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There's nothing quite like seeing that 4th digit turn over on the computer.

As for winter, we don't get much snow so I commute all winter. It just gets cold (mid 30s, low 40s) and rains for 6 months. It's an ugly slog to work, but fenders and the like make it better. It beats driving, for sure.

Back in Ohio, I'd prop my bike on a mag trainer for the winter and watch a lot of movies while I cranked out the miles. I've got a stationary 'bent now, and for long winter rides I set up in front of the TV and pedal away while playing my X360. (Is it weird that I play driving games while riding my stationary bike?)
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Old 08-28-07, 08:34 AM   #12
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It just gets cold (mid 30s, low 40s) and rains for 6 months. It's an ugly slog to work, but fenders and the like make it better. It beats driving, for sure.
See, I read this stuff, and I think--once again-- "Gee, maybe I'll try some winter riding this year". Then a post like this comes up and I'm reminded that most of you don't even HAVE winter. -30 windchill for a solid month is a whole different ballgame.
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Old 08-28-07, 10:19 AM   #13
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I can't wait for fall or winter. I'm going to tough it out through the winter and at least keep commuting (~2 miles direct), and try to keep the long rides in as much as I can handle. If I can deal with a 117 heat index, I'm pretty sure 20 degrees will be cake.

(someone note that I said this now... )
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Old 08-28-07, 10:42 AM   #14
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See, I read this stuff, and I think--once again-- "Gee, maybe I'll try some winter riding this year". Then a post like this comes up and I'm reminded that most of you don't even HAVE winter. -30 windchill for a solid month is a whole different ballgame.
riding in winter is about the proper attire, and truthfully a ride at 15 degrees any day is better that sitting in my office and eating lunch, and I'm thinking that this winter I'm going to try to have some commuting days . But like bdinger says, I say that now when the outside temp in the afternoon is in the 90's.
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Old 08-28-07, 01:13 PM   #15
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See, I read this stuff, and I think--once again-- "Gee, maybe I'll try some winter riding this year". Then a post like this comes up and I'm reminded that most of you don't even HAVE winter. -30 windchill for a solid month is a whole different ballgame.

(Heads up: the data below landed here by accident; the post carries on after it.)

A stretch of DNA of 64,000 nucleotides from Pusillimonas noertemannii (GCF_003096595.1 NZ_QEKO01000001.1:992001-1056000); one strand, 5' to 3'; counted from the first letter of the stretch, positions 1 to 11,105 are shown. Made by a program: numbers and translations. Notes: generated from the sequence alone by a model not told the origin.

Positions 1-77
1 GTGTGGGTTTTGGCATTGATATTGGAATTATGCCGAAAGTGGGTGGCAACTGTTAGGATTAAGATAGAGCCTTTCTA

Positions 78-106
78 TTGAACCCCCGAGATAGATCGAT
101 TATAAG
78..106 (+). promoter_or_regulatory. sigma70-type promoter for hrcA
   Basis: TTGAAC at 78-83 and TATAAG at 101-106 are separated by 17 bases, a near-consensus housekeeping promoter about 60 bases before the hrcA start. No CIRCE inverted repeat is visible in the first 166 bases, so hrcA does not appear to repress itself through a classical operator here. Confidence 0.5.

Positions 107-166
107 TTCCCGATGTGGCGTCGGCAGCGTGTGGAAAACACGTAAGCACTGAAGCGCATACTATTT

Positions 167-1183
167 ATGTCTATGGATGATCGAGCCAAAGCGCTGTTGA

You're right, we don't have a real winter in the sf bay area, only the rainy season, which usually doesn't last long. It can get a bit chilly, but not anywhere near -30 windchill. I'd say out of the year 300+ days are rideable. solution? come out here for the winter months, and enjoy the weather and the plentiful places to ride (warning, most of the nice rides have hills )
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Old 08-28-07, 02:33 PM   #16
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I had about 500 miles in this year by April 1. Hope to do better this coming winter. Love riding in the spring and fall. Winter and summer, not so much love, but still get out and get with the program.
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Old 08-28-07, 02:56 PM   #17
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Fall is the best time to ride!!! It is cool and dry, and the leaves change colors. Just great!

Winter is tough. I love trail riding on the MTB, but I don't know about riding the roadie. Below freezing temps is cold in the trees at 8mph, but on a trail at 18mph...that will be brutal!

If you have not tried riding in the snow, and you have a MTB, think about it. It is best in the morning, with a light snowfall overnight. Guys around here call it getting fresh tracks. The ground is hard as a rock and that makes the trail FAST FAST FAST.

-5th
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Old 08-28-07, 07:29 PM   #18
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Get some nice nokian studden tires if your worried about snow/ice and get out there and have fun all year round. Biking in the cold is the best activity. Sure it may take a while to learn the right clothes to wear but you dress in layers. You'll be suprised how little clothing you need with that furnace pumping out heat inside you pouring out. Gloves were the really tricky part for me and make sure you have ear covering.

Back in Connecticut I used to just wear an underarmor cold gear shirt and very light fleece like vest to the train station 10 miles away over the hills. If it was really windy or sleeting I had a light weight double layer wind breaker and raind paint I could put on but rarely did. With the wind off the long island sound and temps in the teens and colder without wind chill it was far from warm. It was fun watching the looks on the non commuters faces when I put my bike in the bike locker (oh those were the days) and walked up to the train platform as a mobile steam room.

The most dangerous thing in the snow and huge downpours? Potholes! Snow drifts make the road look perfectly flat and then wham down your front wheel goes into a 3" deep hole.
There are 3 things I worry about with winter, first is the cagers who think it's perfectly acceptable to not clean their car windows ever, they clear a 4cm circle right in the middle of their viewing area of the windshield and look only for the taillights of the car ahead of them, the chances of them seeing a bicycle are slim in the middle of summer, in winter, they will not see you, and probably will not feel it even when they run over your helmet.